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Papal and Venetian Privileges for Sigismondo Fanti's 'Triompho di Fortuna', Venice (1526)

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Papal and Venetian Privileges for Sigismondo Fanti's 'Triompho di Fortuna', Venice (1526), Primary Sources on Copyright (1450-1900), eds L. Bently & M. Kretschmer, www.copyrighthistory.org

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3 translated pages

Chapter 1 Page 1

by Sigismondo Fanti
from Ferrara.

[Frontispiece woodcut based on
a drawing which is attributed to
the Sienese painter Baldassare
Petruzzi (1481-1536) and which
shows various figures connected
with astrology.

Chapter 1 Page 2


                        To all and sundry who shall examine the present letters our greeting and
                        Apostolic blessing. Since our beloved son SIGISMONDO FANTI of
                        Ferrara, wishing in some way to publish the works of his intellect, has
                        humbly arranged to petition that we might restrain everyone so that
                        no one should be able to print the said works without his permission
                        during a DECADE; and since we consider it just that there should be
                        ownership and control over what belongs to one: lest anyone should
                        carry over to his own advantage the fruit of another's labour, of one
who is thus inclined to petitions; We admonish all and sundry of those who are truly our subjects,
on pain of excommunication everywhere, as well as a fine of five hundred ducats to be paid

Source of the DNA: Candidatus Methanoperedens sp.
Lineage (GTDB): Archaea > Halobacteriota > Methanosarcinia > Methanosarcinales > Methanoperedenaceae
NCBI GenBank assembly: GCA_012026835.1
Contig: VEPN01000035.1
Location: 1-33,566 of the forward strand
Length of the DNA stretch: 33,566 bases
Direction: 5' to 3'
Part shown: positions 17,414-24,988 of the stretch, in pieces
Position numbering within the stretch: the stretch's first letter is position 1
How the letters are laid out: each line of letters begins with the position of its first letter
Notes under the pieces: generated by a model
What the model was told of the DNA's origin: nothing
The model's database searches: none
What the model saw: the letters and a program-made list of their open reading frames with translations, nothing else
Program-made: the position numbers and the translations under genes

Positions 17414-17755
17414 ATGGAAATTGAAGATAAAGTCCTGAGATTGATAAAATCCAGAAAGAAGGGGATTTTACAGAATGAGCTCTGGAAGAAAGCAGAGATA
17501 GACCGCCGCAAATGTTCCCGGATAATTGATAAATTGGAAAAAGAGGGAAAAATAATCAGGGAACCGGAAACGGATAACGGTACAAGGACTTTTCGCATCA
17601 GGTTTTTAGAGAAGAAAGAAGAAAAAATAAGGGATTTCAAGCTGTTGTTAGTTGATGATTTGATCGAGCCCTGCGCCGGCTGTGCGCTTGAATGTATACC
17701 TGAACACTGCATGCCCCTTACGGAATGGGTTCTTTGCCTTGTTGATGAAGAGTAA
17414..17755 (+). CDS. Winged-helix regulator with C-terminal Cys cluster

to the said Sigismondo or to whomever he himself may appoint, each time that the offence
takes place, that for the next ten years, reckoning from the present date, nobody else may,
without a concession from Sigismondo himself, dare or presume to print the said works of
his, or sell them or offer them for sale if they have been printed elsewhere; Ordering all the
local ordinaries and their vicars in spiritual matters: that they are to observe and execute
these present letters of ours, and ensure that the latter are fully executed and observed by
others. We will and decree that copies of these [presents] which shall have been signed
by the hand of a public notary and furnished with the seal of a person who occupies an
ecclesiastical dignity shall be held good in all respects both inside and outside the courts
of law. Dated in Rome at St Peter's, under the seal of the Fisherman's Ring.
3rd day of      July      1525            the third year of our Pontificate.
                                                                        Be. Cl. Ravenn.

With favour and privilege

19th day of November, 1526. It has been decided in the Senate that no printer or
engraver may during ten years bring out these books without the author's consent,
whereby we impose on all who should happen to violate this the penalty of forfeiting
all the books forthwith and one piece of gold in proportion to the work, and we
enjoin all the magistrates and officials before whom a denunciation may happen to
be made that they immediately undertake the execution of this penalty without the
need for a plaint to be submitted.


Chapter 1 Page 3

[Astrological tables]

Printed in the glorious City of Venice by Agostino da Portese.
In the year of the Virgin Birth 1526, in the month of
January, on behalf of Giacomo Giunta, merchant
bookseller in Florence. With the privilege of
POPE CLEMENT VII & the Venetian
Senate, at the AUTHOR's request,
as indicated in their

With favour and privilege.



Translation by: Luis Sundkvist


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Primary Sources on Copyright (1450-1900) is co-published by Faculty of Law, University of Cambridge, 10 West Road, Cambridge CB3 9DZ, UK and CREATe, School of Law, University of Glasgow, 10 The Square, Glasgow G12 8QQ, UK